Task and Focus for Current Fiscal Year: FY 2022

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University Departments and Programs

DATE: February 22, 2021
TO: University Departments and Programs
FROM:  Dr. Linda Schott
CC: President's Cabinet Members & URC
SUBJECT: FY 22 Budget Planning

In January, as you may have read, Comptroller Hegar released revised revenue estimates for the State of Texas, which indicate a decline in state revenues; although not as dire as initially projected, they are lower than those made during the 86th Legislative Session. As the 87th Texas Legislature is now in Session, the University Resources Commission (URC) and the President’s Cabinet are planning in alignment with the FY22 budget calendar. As expected, both chambers of the Texas Legislature have released proposed reduced statewide budgets based on the anticipated decline in revenues. Specific to our institution, the House is proposing a 4% decrease and the Senate is proposing a 9% reduction. Comparatively, the preliminary campus budget plan for FY22 anticipated a 5% reduction in the base budget. It is still early and the final budget is impacted by many variables—some of which the campus controls or influences, such as enrollment growth, retention, and fixed cost increases. Although there is a lot of uncertainty, and other financial planning scenarios will emerge, the State’s early outlook is better than initially forecast. However, to safeguard against uncertainty and dramatic cuts down the road, we must remain prudent in budget modeling; therefore, planning will proceed with no new base allocations for FY 22.

The President’s Cabinet and others throughout the A&M system are aggressively appealing to our elected officials, communicating the importance of A&M-San Antonio and our transformative impact on students and the region. I am collaborating with six other University presidents across three systems (A&M, University of Houston, and the University of North Texas), to preserve our collective expansion funding line items, which is the funding that enabled us to become a four-year institution and is intended to assist universities in building the infrastructure necessary to support being a comprehensive institution. Those funds are endangered by changes introduced during the previous legislative session that both reduce and phase-out that funding. Recently, I and the other affected presidents advanced a uniform testimony strategy to the Legislative Budget Board and our respective delegations, jointly requesting restoration of expansion funding for all three systems. The Senate Finance Committee has scheduled in-person testimony on Tuesday, February 23rd. The House hearings are forthcoming.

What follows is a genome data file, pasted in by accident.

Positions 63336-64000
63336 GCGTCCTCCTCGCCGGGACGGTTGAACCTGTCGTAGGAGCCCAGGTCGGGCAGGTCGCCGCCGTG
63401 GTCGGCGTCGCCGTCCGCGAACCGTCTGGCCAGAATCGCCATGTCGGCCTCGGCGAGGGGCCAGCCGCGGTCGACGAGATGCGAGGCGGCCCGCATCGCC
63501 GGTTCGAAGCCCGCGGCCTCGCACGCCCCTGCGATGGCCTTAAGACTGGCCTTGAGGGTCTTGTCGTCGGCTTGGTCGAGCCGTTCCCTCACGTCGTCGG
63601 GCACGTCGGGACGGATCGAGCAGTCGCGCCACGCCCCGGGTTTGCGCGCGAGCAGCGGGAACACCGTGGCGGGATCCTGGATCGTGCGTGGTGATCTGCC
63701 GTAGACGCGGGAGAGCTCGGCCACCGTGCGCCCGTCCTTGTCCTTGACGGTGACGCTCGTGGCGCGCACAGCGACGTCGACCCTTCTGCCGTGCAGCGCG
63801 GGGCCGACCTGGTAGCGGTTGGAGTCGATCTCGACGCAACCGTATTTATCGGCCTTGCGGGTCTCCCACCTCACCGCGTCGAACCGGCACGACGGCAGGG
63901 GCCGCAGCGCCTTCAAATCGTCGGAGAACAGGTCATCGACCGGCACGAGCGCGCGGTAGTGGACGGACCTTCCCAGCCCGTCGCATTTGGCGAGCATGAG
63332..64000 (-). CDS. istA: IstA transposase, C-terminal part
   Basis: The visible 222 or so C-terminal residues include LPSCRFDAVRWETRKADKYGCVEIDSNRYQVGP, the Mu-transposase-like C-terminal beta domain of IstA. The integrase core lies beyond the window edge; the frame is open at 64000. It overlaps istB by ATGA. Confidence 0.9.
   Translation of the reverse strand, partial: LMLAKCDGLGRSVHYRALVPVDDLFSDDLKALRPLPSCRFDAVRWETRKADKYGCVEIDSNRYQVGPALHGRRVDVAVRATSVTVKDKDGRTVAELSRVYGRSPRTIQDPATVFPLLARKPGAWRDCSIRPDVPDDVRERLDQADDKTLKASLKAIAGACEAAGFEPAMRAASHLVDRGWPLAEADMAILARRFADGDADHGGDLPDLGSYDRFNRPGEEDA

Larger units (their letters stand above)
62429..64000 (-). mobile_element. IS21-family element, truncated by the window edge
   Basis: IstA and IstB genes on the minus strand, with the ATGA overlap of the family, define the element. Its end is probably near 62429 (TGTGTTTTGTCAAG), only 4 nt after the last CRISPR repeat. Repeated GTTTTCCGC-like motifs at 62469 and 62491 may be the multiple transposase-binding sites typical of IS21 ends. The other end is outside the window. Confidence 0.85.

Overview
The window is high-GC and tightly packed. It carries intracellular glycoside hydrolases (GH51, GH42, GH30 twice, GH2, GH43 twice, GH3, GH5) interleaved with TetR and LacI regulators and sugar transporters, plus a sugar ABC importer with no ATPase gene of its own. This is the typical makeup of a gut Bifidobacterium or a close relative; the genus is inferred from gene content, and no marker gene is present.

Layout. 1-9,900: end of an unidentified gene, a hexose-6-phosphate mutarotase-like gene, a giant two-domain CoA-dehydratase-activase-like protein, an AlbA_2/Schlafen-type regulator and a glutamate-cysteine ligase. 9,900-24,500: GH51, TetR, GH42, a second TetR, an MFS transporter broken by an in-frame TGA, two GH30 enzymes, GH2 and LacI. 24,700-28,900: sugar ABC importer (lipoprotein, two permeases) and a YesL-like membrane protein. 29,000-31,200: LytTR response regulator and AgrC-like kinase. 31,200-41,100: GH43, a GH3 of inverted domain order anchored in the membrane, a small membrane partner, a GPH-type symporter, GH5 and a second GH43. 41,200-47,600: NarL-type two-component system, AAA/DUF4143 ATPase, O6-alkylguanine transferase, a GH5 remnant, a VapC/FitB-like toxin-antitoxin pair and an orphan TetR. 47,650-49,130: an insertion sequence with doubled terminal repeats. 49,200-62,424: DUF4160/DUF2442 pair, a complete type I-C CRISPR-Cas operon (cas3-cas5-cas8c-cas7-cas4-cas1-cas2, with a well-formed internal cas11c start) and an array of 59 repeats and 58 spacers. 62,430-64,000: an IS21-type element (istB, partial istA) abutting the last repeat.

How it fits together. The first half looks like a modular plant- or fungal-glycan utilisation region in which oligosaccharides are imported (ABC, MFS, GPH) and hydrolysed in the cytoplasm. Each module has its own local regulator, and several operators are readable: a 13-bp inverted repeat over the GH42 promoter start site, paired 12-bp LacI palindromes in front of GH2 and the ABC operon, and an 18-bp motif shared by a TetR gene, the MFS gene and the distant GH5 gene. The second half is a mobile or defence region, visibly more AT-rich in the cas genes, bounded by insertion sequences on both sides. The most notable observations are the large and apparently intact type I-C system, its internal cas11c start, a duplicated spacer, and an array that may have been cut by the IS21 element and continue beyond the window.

Fortunately, the one-time funds from the Higher Education Emergency Relief Fund (HEERF II) will support incremental costs brought about by COVID-19, such as public health protocols, student support services, and changes or enhancements to academic operations, including workforce development. For the funds not devoted to immediate operational costs, the Cabinet will recommend one-time strategic investments that will enhance services and help prepare us for a post-pandemic future. The HEERF II funds are limited in scope and must be expended by January 2022, and are therefore not base budget allocations. As with all uses of University resources, these allocations will also be made in alignment with our strategic plan priorities. Additionally, in order to offset potential decreases in state funding and in enrollment, at the Cabinet level, I am asking every vice president and division to work together to pursue alternative revenue sources as a critical fiscal strategy.